Dangers of exploiting science without understanding it

Recent years have seen a huge growth in the public awareness of neuroscience. People have become more interested in new findings about the brain, and also find brain-based explanations quite compelling. This public interest has led enterprising individuals to try to apply neuroscientific ideas to more everyday situations.

This trend first began back in the late 1990s with “neuromarketing”. More recent developments involve the use neuroscience in the business world and in education. But, like homeopathy and phrenology many of these applications can be regarded as “cargo-cult neuroscience”.

Consider the Neuroleadership Institute. It was founded in 2007 to “encourage, generate and share neuroscience research that transforms how people think, develop and perform”. Broadly, it seeks to apply neuroscientific research in management and business. It publishes its own journal, and holds meetings around the world where prominent business people and a few scientists deliver seminars. The cost of registering for this year’s two-day summit is US$3280 for non-members of the institute – that is roughly five times what an equivalent academic conference might charge.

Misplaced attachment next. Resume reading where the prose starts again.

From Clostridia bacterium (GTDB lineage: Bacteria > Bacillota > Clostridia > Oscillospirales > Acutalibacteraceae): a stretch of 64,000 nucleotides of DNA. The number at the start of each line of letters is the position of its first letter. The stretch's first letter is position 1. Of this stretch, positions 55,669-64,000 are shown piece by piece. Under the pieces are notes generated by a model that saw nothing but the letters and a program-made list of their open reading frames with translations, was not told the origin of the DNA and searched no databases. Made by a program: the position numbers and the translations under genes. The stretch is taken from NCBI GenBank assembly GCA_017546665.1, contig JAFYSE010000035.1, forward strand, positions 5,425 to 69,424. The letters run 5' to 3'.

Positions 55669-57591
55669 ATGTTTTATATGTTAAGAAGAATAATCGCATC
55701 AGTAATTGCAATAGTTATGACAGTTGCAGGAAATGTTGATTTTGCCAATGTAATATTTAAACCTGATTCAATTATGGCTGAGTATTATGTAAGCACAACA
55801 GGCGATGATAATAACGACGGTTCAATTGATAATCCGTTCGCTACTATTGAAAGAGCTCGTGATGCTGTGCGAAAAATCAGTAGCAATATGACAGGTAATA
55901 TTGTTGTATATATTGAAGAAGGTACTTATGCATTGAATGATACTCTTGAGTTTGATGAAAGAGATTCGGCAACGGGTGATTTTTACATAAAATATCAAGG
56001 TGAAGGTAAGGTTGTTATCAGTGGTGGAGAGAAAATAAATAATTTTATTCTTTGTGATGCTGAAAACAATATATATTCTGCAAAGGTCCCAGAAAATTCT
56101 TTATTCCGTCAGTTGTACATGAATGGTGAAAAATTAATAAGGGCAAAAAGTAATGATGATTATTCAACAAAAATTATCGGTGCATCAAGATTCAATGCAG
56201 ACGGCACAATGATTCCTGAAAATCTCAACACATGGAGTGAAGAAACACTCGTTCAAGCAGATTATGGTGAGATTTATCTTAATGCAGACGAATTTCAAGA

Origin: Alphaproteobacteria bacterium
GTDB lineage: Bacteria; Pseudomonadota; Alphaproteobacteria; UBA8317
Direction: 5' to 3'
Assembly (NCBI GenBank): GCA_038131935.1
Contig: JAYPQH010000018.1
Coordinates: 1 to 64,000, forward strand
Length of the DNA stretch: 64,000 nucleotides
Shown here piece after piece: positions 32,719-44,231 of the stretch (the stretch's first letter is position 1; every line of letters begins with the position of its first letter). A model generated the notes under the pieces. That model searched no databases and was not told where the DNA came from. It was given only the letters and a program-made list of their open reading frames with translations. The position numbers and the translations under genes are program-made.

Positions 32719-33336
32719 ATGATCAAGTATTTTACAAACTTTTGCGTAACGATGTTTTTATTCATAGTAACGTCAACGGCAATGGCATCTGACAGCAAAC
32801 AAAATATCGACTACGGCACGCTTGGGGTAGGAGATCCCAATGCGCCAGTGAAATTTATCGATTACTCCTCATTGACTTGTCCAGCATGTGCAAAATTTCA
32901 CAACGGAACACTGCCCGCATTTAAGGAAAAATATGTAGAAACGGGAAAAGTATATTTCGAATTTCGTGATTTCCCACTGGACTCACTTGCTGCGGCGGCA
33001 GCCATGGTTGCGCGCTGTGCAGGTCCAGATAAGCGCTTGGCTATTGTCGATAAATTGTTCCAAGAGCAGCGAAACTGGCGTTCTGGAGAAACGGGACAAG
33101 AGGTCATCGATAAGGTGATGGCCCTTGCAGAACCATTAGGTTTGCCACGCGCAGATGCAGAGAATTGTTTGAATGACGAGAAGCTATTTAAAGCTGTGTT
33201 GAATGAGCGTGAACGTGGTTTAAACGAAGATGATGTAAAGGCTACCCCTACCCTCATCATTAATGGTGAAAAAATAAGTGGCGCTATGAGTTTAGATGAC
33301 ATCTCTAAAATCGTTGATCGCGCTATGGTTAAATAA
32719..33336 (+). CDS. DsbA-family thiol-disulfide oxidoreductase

The Neuroleadership Institute appears to be selling this stuff pretty successfully too. The public seems to be easily impressed with neuroscience right now, and business leaders don’t have the scientific background to adequately critique these ideas. Someone who cloaks themselves in the appearance of academic rigour and promises new thinking based on cutting-edge neuroscience must seem pretty attractive.

Read the full, original story: How neuroscience is being used to sell quackery in business and education

 

 

 

 

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